Experience has shown that line-of-sight propagation holds only for about the first 3 meters. Beyond 3 meters propagation losses indoors can increase at up to 30 dB per 30 meters in dense office environments. This is a good rule-of-thumb, in that it is conservative (it overstates path loss in most cases). Actual propagation losses may vary significantly depending on building construction and layout.

The attenuation of the signal is highly dependent on the frequency of the signal.

In waveguides and cables[edit]

Guided media such as coaxial and twisted pair electrical cable, radio frequency waveguide and optical fiber have losses that are exponential with distance.

The path loss will be in terms of dB per unit distance.

This means that there is always a crossover distance beyond which the loss in a guided medium will exceed that of a line-of-sight path of the same length.

Long distance fiber-optic communication became practical only with the development of ultra-transparent glass fibers. A typical path loss for single mode fiber is 0.2 dB/km,[2] far lower than any other guided medium.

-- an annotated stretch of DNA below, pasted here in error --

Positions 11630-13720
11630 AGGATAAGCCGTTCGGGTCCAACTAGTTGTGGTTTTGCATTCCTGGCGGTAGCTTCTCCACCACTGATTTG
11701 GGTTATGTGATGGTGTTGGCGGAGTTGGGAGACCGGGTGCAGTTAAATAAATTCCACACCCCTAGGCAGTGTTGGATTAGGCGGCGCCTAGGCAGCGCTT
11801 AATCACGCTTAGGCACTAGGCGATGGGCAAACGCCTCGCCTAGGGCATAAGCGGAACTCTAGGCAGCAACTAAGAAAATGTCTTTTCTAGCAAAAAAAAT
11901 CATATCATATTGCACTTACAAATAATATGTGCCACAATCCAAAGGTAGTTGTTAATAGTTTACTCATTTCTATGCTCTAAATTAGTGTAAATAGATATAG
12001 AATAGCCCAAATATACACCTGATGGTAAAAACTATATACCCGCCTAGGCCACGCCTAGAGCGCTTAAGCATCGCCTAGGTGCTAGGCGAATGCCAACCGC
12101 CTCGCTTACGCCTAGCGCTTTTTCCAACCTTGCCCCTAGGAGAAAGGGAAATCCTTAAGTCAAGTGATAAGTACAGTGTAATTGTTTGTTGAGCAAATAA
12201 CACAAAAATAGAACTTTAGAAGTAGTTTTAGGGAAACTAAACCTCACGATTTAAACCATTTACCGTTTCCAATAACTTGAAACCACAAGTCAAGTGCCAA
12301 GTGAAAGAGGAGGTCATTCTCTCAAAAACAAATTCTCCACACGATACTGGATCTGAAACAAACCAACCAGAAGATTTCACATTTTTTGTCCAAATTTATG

Earth–Moon–Earth communications[edit]

Link budgets are important in Earth–Moon–Earth communications. As the albedo of the Moon is very low (maximally 12% but usually closer to 7%), and the path loss over the 770,000 kilometre return distance is extreme (around 250 to 310 dB depending on VHF-UHF band used, modulation format and Doppler shift effects), high power (more than 100 watts) and high-gain antennas (more than 20 dB) must be used.

  • In practice, this limits the use of this technique to the spectrum at VHF and above.
  • The Moon must be above the horizon in order for EME communications to be possible.

Voyager program[edit]

The Voyager program spacecraft have the highest known path loss (308 dB as of 2002[3]: 26 ) and lowest link budgets of any telecommunications circuit. The Deep Space Network has been able to maintain the link at a higher than expected bitrate through a series of improvements, such as increasing the antenna size from 64 m to 70 m for a 1.2 dB gain, and upgrading to low noise electronics for a 0.5 dB gain in 2000–2001. During the Neptune flyby, in addition to the 70-m antenna, two 34-m antennas and twenty-seven 25-m antennas were used to increase the gain by 5.6 dB, providing additional link margin to be used for a 4× increase in bitrate.[3]: 35 

See also[edit]


  1. ^ "Archived copy". Archived from the original on 1 September 2005. Retrieved 12 January 2022.{{cite web}}: CS1 maint: archived copy as title (link)
  2. ^ "Archived copy" (PDF). Archived from the original (PDF) on 28 September 2007. Retrieved 12 January 2022.{{cite web}}: CS1 maint: archived copy as title (link)
  3. ^ a b JPL Deep Space Communications and Navigation Systems (March 2002). "Voyager Telecommunications" (PDF). Retrieved 2017-08-04.